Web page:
I have a problem similar to Shortest path problem where edge weight depends on path taken but not quite the same. In my case each edge has either a fixed finite weight, or an infinite weight, depending on which path has been followed. So depending on the path taken through the graph, some edges from the current node are not allowed while others are. My graph is a DAG otherwise.

The shortest path can consist of many edges so I can't really represent the path history in the graph by duplicating nodes otherwise the number of nodes would increase exponentially and would be intractable.

Would Dijkstra's algorithm for finding the shortest path between two nodes still produce the correct answer in this particular type of graph? What else can I do?


1 Answer 1


The decision version of the problem you describe seems to be coNP-complete (assuming that the weight function description is polynomial in the size of the description of the graph).

The language corresponding to the decision version would be $L=\{G,w,s,t,p : p \text{ is the shortest path in G between s and t according to } w\}$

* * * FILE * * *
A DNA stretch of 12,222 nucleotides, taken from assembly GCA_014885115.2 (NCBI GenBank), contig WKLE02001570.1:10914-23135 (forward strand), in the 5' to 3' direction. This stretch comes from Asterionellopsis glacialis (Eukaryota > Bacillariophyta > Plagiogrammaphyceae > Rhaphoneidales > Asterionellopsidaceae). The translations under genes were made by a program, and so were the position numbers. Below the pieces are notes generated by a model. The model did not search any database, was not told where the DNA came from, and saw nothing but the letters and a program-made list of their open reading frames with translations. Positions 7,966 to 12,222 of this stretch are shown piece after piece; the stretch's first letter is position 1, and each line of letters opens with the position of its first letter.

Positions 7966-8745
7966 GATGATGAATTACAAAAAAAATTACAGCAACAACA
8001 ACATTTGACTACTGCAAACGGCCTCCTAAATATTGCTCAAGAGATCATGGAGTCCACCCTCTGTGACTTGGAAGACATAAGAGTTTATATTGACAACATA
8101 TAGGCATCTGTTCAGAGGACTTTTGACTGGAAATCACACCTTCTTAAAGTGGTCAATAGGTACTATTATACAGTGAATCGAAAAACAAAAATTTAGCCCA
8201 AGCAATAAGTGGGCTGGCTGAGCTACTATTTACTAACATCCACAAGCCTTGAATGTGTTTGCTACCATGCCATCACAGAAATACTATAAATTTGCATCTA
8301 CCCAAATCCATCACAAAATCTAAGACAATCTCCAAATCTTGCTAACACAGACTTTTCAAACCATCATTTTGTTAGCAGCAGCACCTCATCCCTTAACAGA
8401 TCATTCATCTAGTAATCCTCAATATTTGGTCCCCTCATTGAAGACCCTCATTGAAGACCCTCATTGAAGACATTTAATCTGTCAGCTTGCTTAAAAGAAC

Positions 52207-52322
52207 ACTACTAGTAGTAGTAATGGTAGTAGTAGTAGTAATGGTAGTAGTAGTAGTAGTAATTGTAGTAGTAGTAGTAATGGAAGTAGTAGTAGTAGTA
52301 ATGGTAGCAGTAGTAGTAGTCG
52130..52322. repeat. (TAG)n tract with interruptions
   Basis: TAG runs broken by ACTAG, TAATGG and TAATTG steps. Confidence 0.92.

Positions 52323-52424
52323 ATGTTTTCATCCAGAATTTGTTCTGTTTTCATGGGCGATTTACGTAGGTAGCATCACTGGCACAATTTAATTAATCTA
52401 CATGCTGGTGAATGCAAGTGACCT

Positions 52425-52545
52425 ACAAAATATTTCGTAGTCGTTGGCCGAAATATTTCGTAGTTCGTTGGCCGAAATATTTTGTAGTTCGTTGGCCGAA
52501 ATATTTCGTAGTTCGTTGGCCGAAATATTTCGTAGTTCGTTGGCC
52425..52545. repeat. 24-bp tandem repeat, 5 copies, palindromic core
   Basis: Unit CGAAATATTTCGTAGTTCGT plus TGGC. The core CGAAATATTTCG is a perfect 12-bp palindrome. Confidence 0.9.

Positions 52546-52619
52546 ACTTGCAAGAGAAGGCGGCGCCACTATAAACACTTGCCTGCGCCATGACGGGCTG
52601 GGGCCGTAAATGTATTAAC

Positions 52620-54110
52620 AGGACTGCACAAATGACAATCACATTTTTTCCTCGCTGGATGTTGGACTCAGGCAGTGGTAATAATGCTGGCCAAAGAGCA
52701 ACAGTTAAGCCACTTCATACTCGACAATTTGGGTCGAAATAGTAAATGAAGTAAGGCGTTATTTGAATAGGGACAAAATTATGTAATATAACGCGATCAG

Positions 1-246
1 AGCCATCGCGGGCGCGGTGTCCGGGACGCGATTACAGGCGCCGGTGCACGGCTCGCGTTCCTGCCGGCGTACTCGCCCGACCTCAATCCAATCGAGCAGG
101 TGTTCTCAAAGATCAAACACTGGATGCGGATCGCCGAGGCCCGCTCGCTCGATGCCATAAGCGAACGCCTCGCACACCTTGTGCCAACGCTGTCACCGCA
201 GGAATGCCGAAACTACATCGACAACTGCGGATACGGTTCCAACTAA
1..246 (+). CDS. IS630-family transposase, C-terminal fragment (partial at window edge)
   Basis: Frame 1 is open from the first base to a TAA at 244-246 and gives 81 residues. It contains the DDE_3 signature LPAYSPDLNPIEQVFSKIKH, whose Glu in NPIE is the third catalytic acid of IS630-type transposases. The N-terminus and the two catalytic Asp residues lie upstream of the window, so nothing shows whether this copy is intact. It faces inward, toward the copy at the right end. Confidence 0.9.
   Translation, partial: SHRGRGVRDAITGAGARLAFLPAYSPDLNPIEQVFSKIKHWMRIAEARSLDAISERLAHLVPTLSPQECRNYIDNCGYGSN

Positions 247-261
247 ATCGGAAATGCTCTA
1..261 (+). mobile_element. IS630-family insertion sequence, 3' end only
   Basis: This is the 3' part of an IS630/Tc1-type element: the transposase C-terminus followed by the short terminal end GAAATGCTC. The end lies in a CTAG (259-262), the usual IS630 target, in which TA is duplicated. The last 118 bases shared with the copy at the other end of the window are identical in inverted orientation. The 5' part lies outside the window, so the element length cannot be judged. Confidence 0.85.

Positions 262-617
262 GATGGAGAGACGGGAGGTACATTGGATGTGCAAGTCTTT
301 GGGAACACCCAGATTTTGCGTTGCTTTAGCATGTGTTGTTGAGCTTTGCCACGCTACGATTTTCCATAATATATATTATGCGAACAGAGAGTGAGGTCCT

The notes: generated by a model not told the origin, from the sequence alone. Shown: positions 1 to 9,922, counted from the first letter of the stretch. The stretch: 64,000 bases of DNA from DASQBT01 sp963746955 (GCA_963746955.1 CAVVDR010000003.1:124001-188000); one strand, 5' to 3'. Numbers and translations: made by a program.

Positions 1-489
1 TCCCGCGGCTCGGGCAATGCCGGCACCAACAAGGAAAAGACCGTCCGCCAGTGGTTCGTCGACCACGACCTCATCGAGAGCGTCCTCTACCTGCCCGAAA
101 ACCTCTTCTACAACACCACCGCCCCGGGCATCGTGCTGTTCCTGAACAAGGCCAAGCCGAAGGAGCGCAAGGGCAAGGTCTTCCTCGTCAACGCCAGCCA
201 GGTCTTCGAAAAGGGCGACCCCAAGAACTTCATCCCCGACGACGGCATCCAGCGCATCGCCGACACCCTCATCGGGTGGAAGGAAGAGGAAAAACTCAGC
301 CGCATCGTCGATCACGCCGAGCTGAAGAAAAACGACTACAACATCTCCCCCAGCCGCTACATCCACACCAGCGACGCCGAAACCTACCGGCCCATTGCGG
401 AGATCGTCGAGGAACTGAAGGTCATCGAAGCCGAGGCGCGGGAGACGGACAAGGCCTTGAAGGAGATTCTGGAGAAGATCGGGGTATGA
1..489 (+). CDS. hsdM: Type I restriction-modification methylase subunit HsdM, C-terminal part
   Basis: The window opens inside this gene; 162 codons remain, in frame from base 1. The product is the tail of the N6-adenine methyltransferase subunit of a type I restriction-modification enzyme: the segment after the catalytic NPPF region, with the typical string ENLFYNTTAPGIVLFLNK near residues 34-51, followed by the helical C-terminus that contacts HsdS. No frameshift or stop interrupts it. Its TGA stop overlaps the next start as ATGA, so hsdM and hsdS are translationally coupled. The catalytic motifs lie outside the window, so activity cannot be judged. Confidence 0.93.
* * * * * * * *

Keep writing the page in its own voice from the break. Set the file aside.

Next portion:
Lets take the complement of the language Hamilton Cycle, denoted by $\overline{HC}=\{G\big| \text{There is no hamiltonian cycle in G}\}$ (hamiltonian cycle is a cycle that visit every vertex of G exactly once).

It is well known that $\overline{HC}$ is coNP-complete.

Now we can reduce $\overline{HC}$ to $L$ (in polynomial time):

On input graph $G$:

  • Take an arbitrary vertex $u$, split it into two $u_{start}$, $u_{end}$ and connect them to all neighbors of $u$.
  • Create a weight function w in which all edges connected to $u_{end}$ has $\infty$ weight unless the path we have followed visits each vertex in $V \setminus \{u_{end}\}$ exactly once, and all other edges has weight 1 (this condition can be checked by a "short code" therefore $|w|$ is polynomial).
  • Add an edge $e'$ between $u_{start}$ and $u_{end}$ with a constant weight of $n+1$.
  • Output $(G,w,u_{start},u_{end},p)$ where $p$ is the path $u_{start} \underset{e'}{-}v_{end}$

The reduction is polynomial, and observe that there is no Hamiltonian cycle in $G$ if and only if $u_{start} \underset{e'}{-}v_{end}$ is the shortest path in $G$ between $u_{start}$ and $u_{end}$.

So there is no polynomial algorithm for your problem (unless P=NP).


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